Funny women

February 10, 2010

Who do you think is funny? Or, and this will give you the real answer, who have you known, who you have found funny? It was this kind of questioning that led me to a surprising conclusion, given the received wisdom on the matter. Almost everyone I’ve met in my life, who I’ve found really funny, has been female.

My dad has quite a good line in dad jokes, but it was mum who wrote rhyming comedy pantomimes for the kids to entertain the extended family with every year. The boys I went to school with had a cocky nerve, but when they shouted “Fuck you!”, it was the female teachers who snapped back “Huh! You’d have a job”. When I think of funny people I think of teachers (mainly female). I think of the aunties who taught me practical jokes.

I think of My Naughty Little Sister and Marmalade Atkinson. I think of my primary school friend Christina telling me those years were “if not the best, certainly the funniest” of her life. Of Sophie, whose letters came in envelopes covered in notes for the postman that made me cry with laughter. Of Sarah, who wore “baggy men’s shirts” and felt it essential to point out “the shirts are baggy, not the men”. Of Gayle, who made me tapes I wish I still had. Of Katie and Lucy and Polly and Helen and Sarah and Jo.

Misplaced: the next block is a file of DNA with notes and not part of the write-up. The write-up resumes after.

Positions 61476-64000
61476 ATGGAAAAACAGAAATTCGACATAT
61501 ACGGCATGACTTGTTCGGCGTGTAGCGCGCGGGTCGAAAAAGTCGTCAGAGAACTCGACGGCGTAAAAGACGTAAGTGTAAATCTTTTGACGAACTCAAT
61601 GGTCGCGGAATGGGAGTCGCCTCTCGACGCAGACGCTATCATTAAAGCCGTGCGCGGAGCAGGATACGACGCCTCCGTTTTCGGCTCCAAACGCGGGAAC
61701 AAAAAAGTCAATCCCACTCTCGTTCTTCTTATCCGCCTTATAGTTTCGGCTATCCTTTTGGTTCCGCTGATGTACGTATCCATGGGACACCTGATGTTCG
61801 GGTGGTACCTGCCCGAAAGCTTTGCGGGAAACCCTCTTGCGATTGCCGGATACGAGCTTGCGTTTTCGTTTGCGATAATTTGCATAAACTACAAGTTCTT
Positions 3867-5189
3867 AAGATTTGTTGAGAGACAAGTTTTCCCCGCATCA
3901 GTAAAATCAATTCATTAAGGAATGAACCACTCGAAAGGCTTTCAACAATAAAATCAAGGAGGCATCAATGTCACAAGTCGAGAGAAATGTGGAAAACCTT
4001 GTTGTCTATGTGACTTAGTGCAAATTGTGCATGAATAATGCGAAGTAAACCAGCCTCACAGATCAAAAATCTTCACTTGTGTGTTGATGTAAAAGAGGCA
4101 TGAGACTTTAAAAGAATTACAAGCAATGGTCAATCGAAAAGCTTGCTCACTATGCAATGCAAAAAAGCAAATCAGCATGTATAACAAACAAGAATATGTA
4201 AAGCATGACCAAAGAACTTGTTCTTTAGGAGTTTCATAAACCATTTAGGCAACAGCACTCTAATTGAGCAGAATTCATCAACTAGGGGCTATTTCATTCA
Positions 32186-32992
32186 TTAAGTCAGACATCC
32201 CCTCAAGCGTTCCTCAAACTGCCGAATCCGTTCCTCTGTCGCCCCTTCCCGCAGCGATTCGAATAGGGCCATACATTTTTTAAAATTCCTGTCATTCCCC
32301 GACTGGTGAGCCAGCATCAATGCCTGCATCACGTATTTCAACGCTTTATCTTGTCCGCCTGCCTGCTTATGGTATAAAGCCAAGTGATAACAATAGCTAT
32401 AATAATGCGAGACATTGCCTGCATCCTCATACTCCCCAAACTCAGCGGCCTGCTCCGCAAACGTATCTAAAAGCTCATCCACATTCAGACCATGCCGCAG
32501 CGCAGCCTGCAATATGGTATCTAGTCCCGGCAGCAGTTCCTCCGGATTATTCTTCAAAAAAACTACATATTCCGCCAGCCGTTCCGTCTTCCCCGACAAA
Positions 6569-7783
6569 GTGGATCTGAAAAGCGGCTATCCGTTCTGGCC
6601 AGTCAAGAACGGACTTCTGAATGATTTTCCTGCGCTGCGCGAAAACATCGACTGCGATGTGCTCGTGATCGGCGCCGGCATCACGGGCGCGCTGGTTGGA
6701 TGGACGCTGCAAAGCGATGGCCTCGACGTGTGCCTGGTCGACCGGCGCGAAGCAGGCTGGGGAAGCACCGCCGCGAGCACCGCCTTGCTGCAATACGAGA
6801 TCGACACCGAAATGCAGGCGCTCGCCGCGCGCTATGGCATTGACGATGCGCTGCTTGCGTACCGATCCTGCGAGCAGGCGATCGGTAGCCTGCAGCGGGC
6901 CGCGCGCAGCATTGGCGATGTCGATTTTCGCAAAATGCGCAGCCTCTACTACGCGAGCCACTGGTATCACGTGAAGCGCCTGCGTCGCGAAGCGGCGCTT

But the funniest person I’ve ever met was a barista I once worked with called Becky.

I was at university, and she was a real local girl – left school young, had been through at least one abortion, and was full of stories you knew you shouldn’t believe. Becky was an extraordinarily strong-shelled character: continually performing, but always elsewhere – unknowable. She had a gleam in her eye that fed off her own wit, and making her laugh became a game. Because by getting Becky to laugh at you you were forcing her off-script – it was the only chance you’d get to see the real Becky.

I handed out Christmas cards to everyone when I left, and as I gave Becky hers, I said “I should’ve written something like ‘see you on telly’, sorry!” She looked down at it for a split second before deadpanning, “You can add it on the bottom there.”

I think there’s a unique warmth in women’s humour because it’s not competitive – or at least not directly so. Women are competitive, of course, just as men are. But while men use humour to showboat and impress women, girls don’t get the boy by being funny. Being fun and smart and all those things is charming in a girl, I’m sure, but ultimately these aren’t the criteria for mate selection in females. So women aren’t in a continual war to be the funniest.